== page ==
Rows would be ordered in the alphabetical collation sequence of the characters, with no relationship to the dates on which the expression operated.
A special kind of expression that can be specified a sorting criterion is the degree number of the output column list. Degree number is the position of the column in the output, counting from left to right, starting at 1. Example respecifies the simple query in the next example, using degree numbers instead of column identifiers.
Example 23-4. Substituting Degree Numbers for Column Names
An ordering clause for sorting the output of a union query can use only degree numbers to refer to the ordering columns, as shown in Example.
Ordering UNION Sets
In v.1.0.x, ordering by degree number is the only way to use expressions as sort criteria, and the expression-derived column must be present in the output specification. In v.1.5, you have the option of using an expression as a sort item without including the expression item in the output set, as shown in Example.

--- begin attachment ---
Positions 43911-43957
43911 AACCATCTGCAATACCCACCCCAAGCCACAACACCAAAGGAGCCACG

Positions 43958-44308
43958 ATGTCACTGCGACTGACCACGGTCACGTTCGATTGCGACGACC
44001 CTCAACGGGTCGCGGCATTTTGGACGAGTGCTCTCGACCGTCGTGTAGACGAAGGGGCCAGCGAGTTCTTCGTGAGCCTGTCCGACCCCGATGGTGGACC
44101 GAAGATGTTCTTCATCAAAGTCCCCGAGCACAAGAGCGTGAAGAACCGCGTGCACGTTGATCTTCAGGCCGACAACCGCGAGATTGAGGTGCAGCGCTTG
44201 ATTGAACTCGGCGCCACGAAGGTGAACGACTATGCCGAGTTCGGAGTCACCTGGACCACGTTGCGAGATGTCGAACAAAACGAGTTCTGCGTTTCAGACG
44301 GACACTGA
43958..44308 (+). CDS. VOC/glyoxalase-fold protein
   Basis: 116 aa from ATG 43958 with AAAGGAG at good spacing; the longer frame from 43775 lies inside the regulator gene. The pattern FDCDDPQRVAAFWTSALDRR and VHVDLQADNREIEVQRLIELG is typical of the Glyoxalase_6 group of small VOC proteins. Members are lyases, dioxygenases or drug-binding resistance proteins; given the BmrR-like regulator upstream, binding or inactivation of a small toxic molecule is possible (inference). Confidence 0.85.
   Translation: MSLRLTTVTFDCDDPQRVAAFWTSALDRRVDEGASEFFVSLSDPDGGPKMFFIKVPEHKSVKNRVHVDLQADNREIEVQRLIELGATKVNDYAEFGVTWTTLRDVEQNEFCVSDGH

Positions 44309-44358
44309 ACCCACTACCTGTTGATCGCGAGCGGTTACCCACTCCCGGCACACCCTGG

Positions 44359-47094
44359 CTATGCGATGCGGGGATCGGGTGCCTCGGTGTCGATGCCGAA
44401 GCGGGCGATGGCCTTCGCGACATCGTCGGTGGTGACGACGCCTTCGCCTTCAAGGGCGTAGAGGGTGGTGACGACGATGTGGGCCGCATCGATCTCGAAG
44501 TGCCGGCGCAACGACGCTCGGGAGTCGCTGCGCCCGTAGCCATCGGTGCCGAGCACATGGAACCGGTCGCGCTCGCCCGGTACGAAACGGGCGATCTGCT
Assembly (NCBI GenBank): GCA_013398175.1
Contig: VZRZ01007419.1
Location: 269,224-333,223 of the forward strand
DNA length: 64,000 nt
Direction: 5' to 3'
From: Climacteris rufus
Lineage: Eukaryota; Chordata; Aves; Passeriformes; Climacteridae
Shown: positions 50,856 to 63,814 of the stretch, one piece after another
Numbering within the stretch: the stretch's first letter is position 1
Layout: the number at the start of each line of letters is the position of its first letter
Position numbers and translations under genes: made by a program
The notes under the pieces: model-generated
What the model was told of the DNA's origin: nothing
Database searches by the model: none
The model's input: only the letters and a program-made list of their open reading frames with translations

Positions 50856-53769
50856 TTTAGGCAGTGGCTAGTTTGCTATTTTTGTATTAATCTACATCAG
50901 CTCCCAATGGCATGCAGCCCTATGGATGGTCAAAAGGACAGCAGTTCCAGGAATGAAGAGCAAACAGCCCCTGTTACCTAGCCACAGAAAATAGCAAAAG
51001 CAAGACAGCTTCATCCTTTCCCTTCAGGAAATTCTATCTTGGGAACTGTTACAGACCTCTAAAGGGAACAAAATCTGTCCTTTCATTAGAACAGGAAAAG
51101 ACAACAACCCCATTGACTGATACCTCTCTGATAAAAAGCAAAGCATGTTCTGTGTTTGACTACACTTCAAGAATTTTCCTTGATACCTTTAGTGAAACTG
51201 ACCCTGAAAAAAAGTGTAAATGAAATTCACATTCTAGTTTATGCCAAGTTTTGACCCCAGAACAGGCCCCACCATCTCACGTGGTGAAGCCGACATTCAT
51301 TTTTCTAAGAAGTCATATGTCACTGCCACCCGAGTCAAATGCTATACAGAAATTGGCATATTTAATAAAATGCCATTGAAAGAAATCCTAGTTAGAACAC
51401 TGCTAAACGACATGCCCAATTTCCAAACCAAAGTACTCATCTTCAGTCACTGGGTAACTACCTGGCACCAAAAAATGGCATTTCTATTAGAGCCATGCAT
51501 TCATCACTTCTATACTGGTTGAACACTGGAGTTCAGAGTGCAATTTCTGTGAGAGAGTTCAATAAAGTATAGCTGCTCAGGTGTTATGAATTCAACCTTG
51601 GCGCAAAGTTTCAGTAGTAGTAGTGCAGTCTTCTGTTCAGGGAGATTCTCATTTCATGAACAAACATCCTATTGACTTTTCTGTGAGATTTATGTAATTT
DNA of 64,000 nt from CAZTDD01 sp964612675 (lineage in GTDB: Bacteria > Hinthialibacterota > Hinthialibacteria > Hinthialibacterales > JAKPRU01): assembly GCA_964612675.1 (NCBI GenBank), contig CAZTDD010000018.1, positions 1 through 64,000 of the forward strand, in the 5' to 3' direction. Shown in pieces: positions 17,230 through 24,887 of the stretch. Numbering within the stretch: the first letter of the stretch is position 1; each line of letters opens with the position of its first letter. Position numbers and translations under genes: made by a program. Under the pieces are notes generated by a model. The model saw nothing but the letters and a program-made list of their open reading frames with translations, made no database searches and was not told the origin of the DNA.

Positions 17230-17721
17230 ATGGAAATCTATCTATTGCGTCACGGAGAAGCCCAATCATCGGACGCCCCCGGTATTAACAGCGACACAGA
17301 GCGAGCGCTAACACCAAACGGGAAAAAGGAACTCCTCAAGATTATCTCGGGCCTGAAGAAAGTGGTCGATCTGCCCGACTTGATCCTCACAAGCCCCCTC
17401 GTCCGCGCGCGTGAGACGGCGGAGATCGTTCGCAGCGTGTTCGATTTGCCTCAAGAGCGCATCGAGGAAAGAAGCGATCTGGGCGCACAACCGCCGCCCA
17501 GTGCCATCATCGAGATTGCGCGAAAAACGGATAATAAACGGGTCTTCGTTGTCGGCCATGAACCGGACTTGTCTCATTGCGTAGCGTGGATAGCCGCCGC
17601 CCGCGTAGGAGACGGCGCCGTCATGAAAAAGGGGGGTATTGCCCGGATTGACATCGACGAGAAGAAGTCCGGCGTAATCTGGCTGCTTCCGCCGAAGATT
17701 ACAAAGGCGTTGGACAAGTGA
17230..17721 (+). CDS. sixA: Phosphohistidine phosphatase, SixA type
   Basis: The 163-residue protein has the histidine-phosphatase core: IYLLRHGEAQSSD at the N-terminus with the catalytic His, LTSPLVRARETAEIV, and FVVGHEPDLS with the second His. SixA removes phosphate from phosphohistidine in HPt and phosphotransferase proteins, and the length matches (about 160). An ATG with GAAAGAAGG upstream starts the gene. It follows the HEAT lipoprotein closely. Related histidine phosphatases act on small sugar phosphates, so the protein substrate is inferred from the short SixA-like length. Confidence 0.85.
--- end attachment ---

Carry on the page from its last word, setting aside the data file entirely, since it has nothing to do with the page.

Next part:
Firebird 1.5 and HigherSELECT FULL_NAME FROM EMPLOYEE ORDER BY STRLEN(FULL_NAME) DESC;
Using the degree number is considered useful for saving typing and avoiding clutter when the output set involves joins, since all database columns named as ordering criteria must have fully qualified identifiers.
Sorting by degree number does not speed up the query; the engine recalculates expressions for the sorting operation.